We have received a number of questions following Hurricane Ike regarding cancellation of insurance policies. Most of the time, the reasons for cancellation are legitimate. Sometimes, the cancellation is based on mistakes of facts. Once in awhile, the cancellation is based on a bad motive and leaves the policyholder in a very difficult situation.
The Texas Supreme Court has considered the arbitrary cancellation of coverage without a reasonable basis to afford the insured an opportunity to pursue a cause of action for breach of the duty of good faith and fair dealing. The language used by the Court is very telling:
In Arnold, we identified several factors giving rise to the special relationship requiring the duty of good faith and fair dealing. The overriding factor is the parties’ unequal bargaining power and the nature of insurance contracts. Arnold, 725 S.W.2d at 167. The insurer has exclusive control over the evaluation, processing, and denial of claims. Id. Without a cause of action for breach of the duty of good faith and fair dealing, unscrupulous insurers would be able to take advantage of their insureds’ misfortunes in bargaining for settlement or in resolving claims by "arbitrarily denying coverage and delaying payment of a claim with no more penalty than interest on the amount owed." Id.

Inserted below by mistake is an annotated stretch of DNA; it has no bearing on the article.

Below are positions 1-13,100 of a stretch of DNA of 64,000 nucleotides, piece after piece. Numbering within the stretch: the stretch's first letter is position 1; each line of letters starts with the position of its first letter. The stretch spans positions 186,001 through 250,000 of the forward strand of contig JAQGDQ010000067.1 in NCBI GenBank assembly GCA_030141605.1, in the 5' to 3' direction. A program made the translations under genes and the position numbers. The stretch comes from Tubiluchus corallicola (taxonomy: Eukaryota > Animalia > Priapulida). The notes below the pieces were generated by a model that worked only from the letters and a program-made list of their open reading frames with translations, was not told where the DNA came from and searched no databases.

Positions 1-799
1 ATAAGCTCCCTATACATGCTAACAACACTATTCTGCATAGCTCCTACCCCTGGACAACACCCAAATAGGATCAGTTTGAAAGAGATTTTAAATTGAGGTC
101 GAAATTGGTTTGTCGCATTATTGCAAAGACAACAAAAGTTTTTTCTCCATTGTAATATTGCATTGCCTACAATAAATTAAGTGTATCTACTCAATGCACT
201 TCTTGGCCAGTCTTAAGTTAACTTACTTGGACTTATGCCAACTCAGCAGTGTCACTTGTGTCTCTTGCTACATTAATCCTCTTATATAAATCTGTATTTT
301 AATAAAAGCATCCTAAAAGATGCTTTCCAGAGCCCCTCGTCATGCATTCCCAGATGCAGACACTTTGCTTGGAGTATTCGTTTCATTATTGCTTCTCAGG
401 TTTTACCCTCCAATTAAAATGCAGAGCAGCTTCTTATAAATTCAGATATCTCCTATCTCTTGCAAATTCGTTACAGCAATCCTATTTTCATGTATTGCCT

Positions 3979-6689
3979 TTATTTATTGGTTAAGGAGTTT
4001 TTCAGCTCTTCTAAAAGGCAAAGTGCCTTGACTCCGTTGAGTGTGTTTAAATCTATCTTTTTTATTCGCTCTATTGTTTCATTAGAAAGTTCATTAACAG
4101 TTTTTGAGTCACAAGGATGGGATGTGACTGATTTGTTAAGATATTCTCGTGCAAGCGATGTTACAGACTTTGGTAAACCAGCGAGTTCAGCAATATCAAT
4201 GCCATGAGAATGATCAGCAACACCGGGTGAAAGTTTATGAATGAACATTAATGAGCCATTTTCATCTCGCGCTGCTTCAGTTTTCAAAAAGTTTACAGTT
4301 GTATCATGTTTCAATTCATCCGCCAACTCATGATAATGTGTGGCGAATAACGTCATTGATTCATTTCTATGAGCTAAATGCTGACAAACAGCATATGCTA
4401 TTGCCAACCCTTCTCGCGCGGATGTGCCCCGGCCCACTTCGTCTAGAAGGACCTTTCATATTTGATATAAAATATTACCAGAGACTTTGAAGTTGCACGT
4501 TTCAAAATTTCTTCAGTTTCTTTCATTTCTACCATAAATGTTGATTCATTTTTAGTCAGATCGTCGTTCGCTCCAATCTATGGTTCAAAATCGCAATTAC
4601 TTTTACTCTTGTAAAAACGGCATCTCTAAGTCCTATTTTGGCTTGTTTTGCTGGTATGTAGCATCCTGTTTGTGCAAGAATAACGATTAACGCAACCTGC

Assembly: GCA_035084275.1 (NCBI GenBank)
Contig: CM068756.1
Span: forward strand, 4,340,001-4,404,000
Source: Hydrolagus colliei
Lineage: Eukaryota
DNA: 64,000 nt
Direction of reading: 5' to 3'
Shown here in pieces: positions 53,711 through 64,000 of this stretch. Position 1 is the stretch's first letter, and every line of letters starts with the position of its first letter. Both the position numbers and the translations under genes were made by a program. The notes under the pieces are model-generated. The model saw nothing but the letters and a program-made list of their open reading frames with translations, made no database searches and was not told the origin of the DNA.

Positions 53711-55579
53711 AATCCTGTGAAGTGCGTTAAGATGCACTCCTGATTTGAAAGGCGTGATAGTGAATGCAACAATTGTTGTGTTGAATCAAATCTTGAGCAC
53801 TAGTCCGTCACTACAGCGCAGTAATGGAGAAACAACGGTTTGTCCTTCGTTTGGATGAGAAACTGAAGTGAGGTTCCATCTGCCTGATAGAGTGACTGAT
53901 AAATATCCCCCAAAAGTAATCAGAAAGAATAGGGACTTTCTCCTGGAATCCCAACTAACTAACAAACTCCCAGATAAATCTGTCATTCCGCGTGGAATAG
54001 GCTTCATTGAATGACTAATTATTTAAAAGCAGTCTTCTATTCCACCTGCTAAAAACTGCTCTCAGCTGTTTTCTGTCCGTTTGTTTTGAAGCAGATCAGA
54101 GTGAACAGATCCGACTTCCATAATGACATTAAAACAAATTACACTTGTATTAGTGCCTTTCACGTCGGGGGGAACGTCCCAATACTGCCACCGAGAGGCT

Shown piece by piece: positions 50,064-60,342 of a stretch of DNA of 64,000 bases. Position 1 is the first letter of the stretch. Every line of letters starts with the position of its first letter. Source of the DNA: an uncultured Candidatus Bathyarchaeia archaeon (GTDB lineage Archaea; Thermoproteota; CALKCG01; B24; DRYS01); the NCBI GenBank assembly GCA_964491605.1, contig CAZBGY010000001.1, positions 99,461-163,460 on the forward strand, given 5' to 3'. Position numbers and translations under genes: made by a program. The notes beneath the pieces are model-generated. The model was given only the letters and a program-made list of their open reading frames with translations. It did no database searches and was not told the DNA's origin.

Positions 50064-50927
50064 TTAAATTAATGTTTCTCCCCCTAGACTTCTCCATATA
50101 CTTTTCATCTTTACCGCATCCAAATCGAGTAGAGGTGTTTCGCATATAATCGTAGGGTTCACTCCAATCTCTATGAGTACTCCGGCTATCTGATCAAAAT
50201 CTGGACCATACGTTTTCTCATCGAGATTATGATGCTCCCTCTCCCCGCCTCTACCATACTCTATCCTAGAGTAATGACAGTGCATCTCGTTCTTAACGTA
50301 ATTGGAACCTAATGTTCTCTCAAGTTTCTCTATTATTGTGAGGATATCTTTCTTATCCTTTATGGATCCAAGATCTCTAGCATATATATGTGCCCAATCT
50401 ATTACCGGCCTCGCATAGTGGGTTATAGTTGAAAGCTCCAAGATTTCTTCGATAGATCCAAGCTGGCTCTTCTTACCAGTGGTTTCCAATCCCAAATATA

These factors equally apply, and perhaps are even more compelling, when the insurer unilaterally cancels the insured’s policy without a reasonable basis. The insured is not merely at the mercy of the insurer to treat him fairly in the processing of a single claim, but must rely on the insurer’s good faith for the continued existence of any coverage. The insurer’s ability to unilaterally cancel an insurance policy and the insured’s inability to prevent cancellation demonstrates a great disparity in bargaining power between the two parties. Furthermore, a failure to extend the duty of good faith and fair dealing to the cancellation of an insurance policy would allow insurers to avoid bad faith liability by canceling the entire policy rather than denying a single claim.
We hold that a cause of action for breach of the duty of good faith and fair dealing exists when the insurer wrongfully cancels an insurance policy without a reasonable basis. A cause of action is stated by alleging that the insurer had no reasonable basis for the cancellation of the policy and that the insurer knew or should have known of that fact.
Union Bankers Ins. Co. v. Shelton, 889 S.W.2d 278, 283 (Tex. 1994).
Insurance is difficult to obtain after a catastrophe. Some underwriters place pressure and leverage on policyholders by threatening to cancel or non-renew policies if the underwriter does not like the amount of the claim or the progress of the repair. Texas policyholders being threatened with, or actually receiving, cancellation where there is not a reasonable basis have rights under the law.